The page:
The announcement was made during an interview on Sharjah Radio and Television's Direct Line programme.
Sheikh Dr Sultan said that the university will now allow working students to attend classes online, after a listener identified as "Umm Saud" explained the difficulties of attending classes due to work and family commitments.
"I feel sorry for the employed students who are unable to attend university regularly," Sheikh Dr Sultan said on Wednesday.
"The University of Sharjah will adopt a hybrid model, combining face-to-face and online education to assist these special cases.
"The student will be able to attend three classes online and one class in person."
Sheikh Dr Sultan said the education model will be applicable to students who can demonstrate a genuine need for a more flexible education schedule.
Dr Hussein Elmehdi, Dean of Academic Support Services at the University of Sharjah, praised the initiative.
"We are fully prepared to start providing this hybrid model as of this autumn semester, leveraging the experience and infrastructure built during the coronavirus crisis," he said.
He added that the model will be beneficial to various students, including those with special circumstances including medical reasons, employees and those living far from the campus.
"Students interested in this form of education can submit their request at the respective department, which will be considered by the dean of their respective colleges.
"However, it's essential to note the number of classes a student can attend online is limited depending on the nature of the course," he added.
He said all forms of assessment will be conducted in-person and within the university campus.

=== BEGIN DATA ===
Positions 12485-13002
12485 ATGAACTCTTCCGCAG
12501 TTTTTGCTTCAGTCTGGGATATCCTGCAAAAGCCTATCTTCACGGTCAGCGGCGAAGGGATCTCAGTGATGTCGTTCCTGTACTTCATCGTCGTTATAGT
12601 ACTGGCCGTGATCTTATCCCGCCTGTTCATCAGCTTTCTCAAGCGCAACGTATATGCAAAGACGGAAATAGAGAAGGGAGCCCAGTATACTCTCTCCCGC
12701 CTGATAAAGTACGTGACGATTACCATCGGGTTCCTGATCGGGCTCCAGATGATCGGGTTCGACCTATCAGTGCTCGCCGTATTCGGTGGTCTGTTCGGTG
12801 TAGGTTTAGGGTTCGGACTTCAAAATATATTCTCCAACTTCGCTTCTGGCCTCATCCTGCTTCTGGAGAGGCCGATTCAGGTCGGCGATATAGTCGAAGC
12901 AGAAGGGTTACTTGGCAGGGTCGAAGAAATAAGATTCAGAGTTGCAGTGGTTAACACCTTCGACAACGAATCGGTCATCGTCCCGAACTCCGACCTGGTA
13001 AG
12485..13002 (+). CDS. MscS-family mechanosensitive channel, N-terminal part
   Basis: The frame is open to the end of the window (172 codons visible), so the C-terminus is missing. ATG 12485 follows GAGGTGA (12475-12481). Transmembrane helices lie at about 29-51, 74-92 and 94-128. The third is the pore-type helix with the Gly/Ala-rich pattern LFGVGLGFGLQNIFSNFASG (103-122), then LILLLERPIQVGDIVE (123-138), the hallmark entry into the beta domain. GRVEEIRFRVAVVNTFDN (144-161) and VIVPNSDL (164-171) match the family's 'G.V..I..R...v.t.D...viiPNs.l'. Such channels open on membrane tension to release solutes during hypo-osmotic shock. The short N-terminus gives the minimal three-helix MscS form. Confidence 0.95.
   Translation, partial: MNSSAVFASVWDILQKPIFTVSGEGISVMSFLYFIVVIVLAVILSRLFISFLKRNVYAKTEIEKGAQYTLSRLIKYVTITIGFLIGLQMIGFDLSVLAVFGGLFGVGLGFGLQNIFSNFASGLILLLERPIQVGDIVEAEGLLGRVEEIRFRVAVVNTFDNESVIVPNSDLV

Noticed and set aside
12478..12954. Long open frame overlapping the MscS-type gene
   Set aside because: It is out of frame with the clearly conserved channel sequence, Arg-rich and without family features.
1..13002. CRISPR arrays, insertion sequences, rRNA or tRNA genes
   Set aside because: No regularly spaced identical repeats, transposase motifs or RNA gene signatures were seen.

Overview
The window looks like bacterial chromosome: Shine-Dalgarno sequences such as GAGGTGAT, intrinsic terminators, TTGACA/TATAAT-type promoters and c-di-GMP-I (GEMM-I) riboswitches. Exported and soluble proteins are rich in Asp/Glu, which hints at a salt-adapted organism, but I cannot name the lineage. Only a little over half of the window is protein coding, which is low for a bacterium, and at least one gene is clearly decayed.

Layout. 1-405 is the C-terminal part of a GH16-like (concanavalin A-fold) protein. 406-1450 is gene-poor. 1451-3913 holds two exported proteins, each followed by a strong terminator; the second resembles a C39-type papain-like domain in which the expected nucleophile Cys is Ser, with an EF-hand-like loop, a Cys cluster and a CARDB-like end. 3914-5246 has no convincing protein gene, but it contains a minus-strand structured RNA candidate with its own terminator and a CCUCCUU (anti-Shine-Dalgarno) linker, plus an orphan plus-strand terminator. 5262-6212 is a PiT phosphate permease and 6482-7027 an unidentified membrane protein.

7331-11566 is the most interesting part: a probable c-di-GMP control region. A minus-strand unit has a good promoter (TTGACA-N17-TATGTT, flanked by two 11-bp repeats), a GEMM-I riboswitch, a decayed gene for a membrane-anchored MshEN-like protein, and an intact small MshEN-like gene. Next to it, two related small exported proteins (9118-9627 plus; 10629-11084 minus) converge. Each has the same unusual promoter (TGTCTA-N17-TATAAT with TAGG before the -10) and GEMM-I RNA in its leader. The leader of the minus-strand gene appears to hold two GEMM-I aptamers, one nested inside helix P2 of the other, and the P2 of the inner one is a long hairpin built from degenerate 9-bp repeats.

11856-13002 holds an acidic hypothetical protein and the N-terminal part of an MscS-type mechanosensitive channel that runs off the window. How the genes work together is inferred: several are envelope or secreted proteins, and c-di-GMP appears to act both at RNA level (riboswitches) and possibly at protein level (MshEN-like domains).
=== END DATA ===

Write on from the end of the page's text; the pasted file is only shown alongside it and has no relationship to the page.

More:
Praise for change
Mother of five Aisha Al Qaydi, 40, who works as a customer service officer at Sharjah's Roads and Transport Authority is among those praising the Ruler's decision.
"The night before the decision came through, I was in tears, praying for a way to make it through my final semester and graduate successfully," she told The National.
She said she was not the only one facing challenges in balancing work and education.
While her job does provide dedicated study hours, the university's schedule – which varies between morning and midday – posed a significant challenge.
"I considered reaching out to the radio about this issue. However, I hesitated as I didn't want it to be construed as a complaint against the university, which has been incredibly supportive in every aspect," Ms Al Qaydi said.
"During my pregnancy with my fifth child in the semester before last, the teaching staff went out of their way to offer me support."
She said they provided her with various methods and resources to help her continue her studies.
"The Sheikh has been like a father figure to us, constantly offering all manner of support for students," she added.
Ahmed Al Ketbi also had trouble balancing work with his study schedules.
The 34-year-old works at Sharjah's Department of Islamic Affairs and still has one semester to complete before obtaining his bachelor's degree in law.
"I'm often late for some lectures as the journey [to the university] takes about an hour, and on occasion I have even missed [lessons]," he told The National.
"The decision will not only help me but other students I know who are grappling with similar issues."